Daniel Huger

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For Huger's son, also a member of the U.S. Congress, see Daniel Elliott Huger
Daniel Huger
Daniel Huger.jpg
Member of the U.S. House of Representatives
from South Carolina's 3rd district
In office
March 4, 1789 – March 3, 1793
Preceded byPosition created
Succeeded byLemuel Benton
Delegate to the Congress of the Confederation from South Carolina
In office
November 6, 1786 – October 21, 1788
Personal details
Born(1742-02-20)February 20, 1742
Berkeley County, South Carolina
DiedJuly 6, 1799(1799-07-06) (aged 57)
Charleston, South Carolina
Political partyPro-Administration
ChildrenDaniel Elliott Huger

Daniel Huger (February 20, 1742 – July 6, 1799) was an American planter and statesman from Berkeley County, South Carolina.

Early life[edit]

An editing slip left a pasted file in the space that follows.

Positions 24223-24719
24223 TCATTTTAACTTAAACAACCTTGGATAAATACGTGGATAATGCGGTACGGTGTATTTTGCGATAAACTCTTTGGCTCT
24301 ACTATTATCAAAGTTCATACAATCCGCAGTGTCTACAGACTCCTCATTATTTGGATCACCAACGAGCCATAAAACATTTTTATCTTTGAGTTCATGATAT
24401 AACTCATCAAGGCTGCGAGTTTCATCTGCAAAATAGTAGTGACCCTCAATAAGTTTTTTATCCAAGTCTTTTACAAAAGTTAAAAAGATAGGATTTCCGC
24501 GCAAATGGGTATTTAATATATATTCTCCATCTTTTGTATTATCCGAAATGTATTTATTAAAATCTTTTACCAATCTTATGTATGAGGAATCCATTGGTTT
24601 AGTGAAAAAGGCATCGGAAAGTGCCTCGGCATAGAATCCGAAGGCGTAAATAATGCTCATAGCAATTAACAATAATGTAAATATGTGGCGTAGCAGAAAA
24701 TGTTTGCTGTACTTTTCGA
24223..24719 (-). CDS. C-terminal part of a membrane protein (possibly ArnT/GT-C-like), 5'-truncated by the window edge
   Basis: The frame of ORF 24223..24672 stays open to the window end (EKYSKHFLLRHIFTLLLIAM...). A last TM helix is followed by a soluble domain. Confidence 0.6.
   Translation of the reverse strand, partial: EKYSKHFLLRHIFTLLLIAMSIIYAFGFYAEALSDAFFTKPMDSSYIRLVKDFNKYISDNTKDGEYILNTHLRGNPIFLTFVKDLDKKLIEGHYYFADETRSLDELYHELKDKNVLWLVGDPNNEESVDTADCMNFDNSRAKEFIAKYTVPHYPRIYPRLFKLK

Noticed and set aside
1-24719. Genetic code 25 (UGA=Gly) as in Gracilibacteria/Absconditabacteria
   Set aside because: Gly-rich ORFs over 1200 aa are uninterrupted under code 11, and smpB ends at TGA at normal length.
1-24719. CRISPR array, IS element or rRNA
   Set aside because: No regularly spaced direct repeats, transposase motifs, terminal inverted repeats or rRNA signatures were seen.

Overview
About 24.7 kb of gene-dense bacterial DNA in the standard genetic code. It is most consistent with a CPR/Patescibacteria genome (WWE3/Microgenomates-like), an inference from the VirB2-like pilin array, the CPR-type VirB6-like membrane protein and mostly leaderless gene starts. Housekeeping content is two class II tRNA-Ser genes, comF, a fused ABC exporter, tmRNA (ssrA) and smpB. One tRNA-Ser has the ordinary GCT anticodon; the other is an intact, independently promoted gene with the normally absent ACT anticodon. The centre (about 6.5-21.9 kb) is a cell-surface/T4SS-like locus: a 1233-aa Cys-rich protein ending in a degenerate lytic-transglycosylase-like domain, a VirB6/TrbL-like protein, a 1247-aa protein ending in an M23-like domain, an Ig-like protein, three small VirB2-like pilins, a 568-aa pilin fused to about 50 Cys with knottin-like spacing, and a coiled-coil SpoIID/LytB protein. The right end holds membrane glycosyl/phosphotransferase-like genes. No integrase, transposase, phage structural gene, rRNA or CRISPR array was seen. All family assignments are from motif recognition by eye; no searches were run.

His grandfather was Daniel Huger Sr (1651–1711), a French Huguenot who was born in Loudun, France and settled in Charleston, South Carolina.

Career[edit]

Daniel Huger was a delegate for South Carolina to the Continental Congress from 1786 to 1788 and a United States Representative from 1789 to 1793.[1]

Personal life[edit]

Daniel Huger House, Charleston

Daniel Huger's wife was the sister of the wife of Lewis Morris, Jr., the son of New York Congressman Lewis Morris.[1] His son, Daniel Elliott Huger, would later serve in the United States Senate for South Carolina and marry a daughter of Arthur Middleton.

Descendants[edit]

Mary Procter Huger, his great-granddaughter through his son Daniel, was the wife of Confederate General Arthur Middleton Manigault, who was of Huguenot descent himself; likewise a nephew of Daniel Elliot Huger was Confederate General Benjamin Huger.

References[edit]

  1. ^ a b Smith, Alice R. Huger; Smith, D.E. Huger (2007). The Dwelling Houses of Charleston. Charleston: The History Press. pp. 40–41. ISBN 9781596292611.

External links[edit]

U.S. House of Representatives
Preceded by
District created
Member of the U.S. House of Representatives
from South Carolina's 3rd congressional district

1789–1793
Succeeded by
Lemuel Benton